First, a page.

Both the failure to develop trade with the Inuit, and the failure to learn from them, represented from our perspective huge losses to the Norse, although they themselves evidently didn’t see it that way. Those failures were not for lack of opportunity. Norse hunters must have seen Inuit hunters in the Nordrseta, and then at the Western Settlement outer fjords when the Inuit arrived there. Norsemen with their own heavy wooden rowboats and their own techniques for hunting walruses and seals must have recognized the superior sophistication of Inuit light skin boats and hunting methods: the Inuit were succeeding at doing exactly what the Norse hunters were trying to do. When later European explorers began visiting Greenland in the late 1500s, they were immediately amazed at the speed and maneuverability of kayaks and commented on the Inuit appearing to be half-fish, darting around in the water much faster than any European boat could travel. They were equally impressed by Inuit umiaqs, marksmanship, sewn skin clothing and boats and mittens, harpoons, bladder floats, dogsleds, and seal-hunting methods. The Danes who began colonizing Greenland in 1721 promptly embraced Inuit technology, used Inuit umiaqs to travel along the Greenland coast, and traded with the Inuit. Within a few years, the Danes had learned more about harpoons and ringed seals than the Norse had in a few centuries. Yet some of the Danish colonists were racist Christians who despised the pagan Inuit just as had the medieval Norse.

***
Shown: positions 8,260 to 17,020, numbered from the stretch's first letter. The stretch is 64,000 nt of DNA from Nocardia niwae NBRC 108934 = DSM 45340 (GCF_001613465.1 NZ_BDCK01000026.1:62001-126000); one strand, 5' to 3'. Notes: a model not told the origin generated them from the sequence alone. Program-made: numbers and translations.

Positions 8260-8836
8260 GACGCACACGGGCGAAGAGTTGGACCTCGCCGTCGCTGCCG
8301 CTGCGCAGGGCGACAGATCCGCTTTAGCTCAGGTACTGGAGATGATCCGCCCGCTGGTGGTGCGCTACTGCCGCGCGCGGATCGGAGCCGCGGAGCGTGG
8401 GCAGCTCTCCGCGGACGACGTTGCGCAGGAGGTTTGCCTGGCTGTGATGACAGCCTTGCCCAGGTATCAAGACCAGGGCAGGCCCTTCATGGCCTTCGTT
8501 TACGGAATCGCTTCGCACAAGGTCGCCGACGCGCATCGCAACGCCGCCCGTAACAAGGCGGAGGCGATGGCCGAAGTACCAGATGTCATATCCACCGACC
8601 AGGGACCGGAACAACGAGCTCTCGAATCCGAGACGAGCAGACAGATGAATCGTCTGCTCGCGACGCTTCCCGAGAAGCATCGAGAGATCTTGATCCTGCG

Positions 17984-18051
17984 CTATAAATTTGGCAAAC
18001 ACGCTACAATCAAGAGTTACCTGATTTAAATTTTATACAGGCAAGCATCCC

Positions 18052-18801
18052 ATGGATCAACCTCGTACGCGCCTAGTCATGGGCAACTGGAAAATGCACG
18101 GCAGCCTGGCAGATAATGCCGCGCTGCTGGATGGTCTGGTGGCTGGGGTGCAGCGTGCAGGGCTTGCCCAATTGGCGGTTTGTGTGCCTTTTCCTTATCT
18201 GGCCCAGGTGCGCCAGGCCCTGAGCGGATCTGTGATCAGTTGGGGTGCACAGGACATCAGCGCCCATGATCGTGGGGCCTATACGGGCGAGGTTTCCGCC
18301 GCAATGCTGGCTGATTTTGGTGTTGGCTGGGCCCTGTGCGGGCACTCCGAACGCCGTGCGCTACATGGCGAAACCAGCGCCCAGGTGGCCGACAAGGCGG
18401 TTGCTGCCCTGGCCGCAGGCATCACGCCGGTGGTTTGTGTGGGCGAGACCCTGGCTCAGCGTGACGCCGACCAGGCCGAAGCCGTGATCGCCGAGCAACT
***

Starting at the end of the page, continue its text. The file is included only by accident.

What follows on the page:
If one tried to guess without prejudice what form Norse/Inuit relations might have taken, there are many possibilities that were actually realized in later centuries when Europeans such as the Spanish, Portuguese, French, English, Russians, Belgians, Dutch, Germans, and Italians, as well as the Danes and Swedes themselves, encountered native peoples elsewhere in the world. Many of those European colonists became middlemen and developed integrated trade economies: European traders settled down or visited areas with native peoples, brought European goods coveted by the natives, and in exchange obtained native products coveted in Europe. For instance, the Inuit craved metal so much that they went to the effort of making cold-forged iron tools from iron in the Cape York meteor that had fallen in Northern Greenland. Hence one could have imagined the development of a trade in which the Norse obtained walrus tusks, narwhal tusks, sealskins, and polar bears from the Inuit and sent those goods to Europe in exchange for the iron prized by the Inuit. The Norse could also have supplied the Inuit with cloth and with milk products: even if lactose intolerance would have prevented the Inuit from drinking milk itself, they would still have consumed lactose-free milk products such as cheese and butter, which Denmark exports to Greenland today. Not only the Norse but also the Inuit were at frequent risk of starvation in Greenland, and the Inuit could have reduced that risk and diversified their diet by trading for Norse milk products. Such trade between Scandinavians and Inuit promptly developed in Greenland after 1721: why didn’t it develop already in medieval times?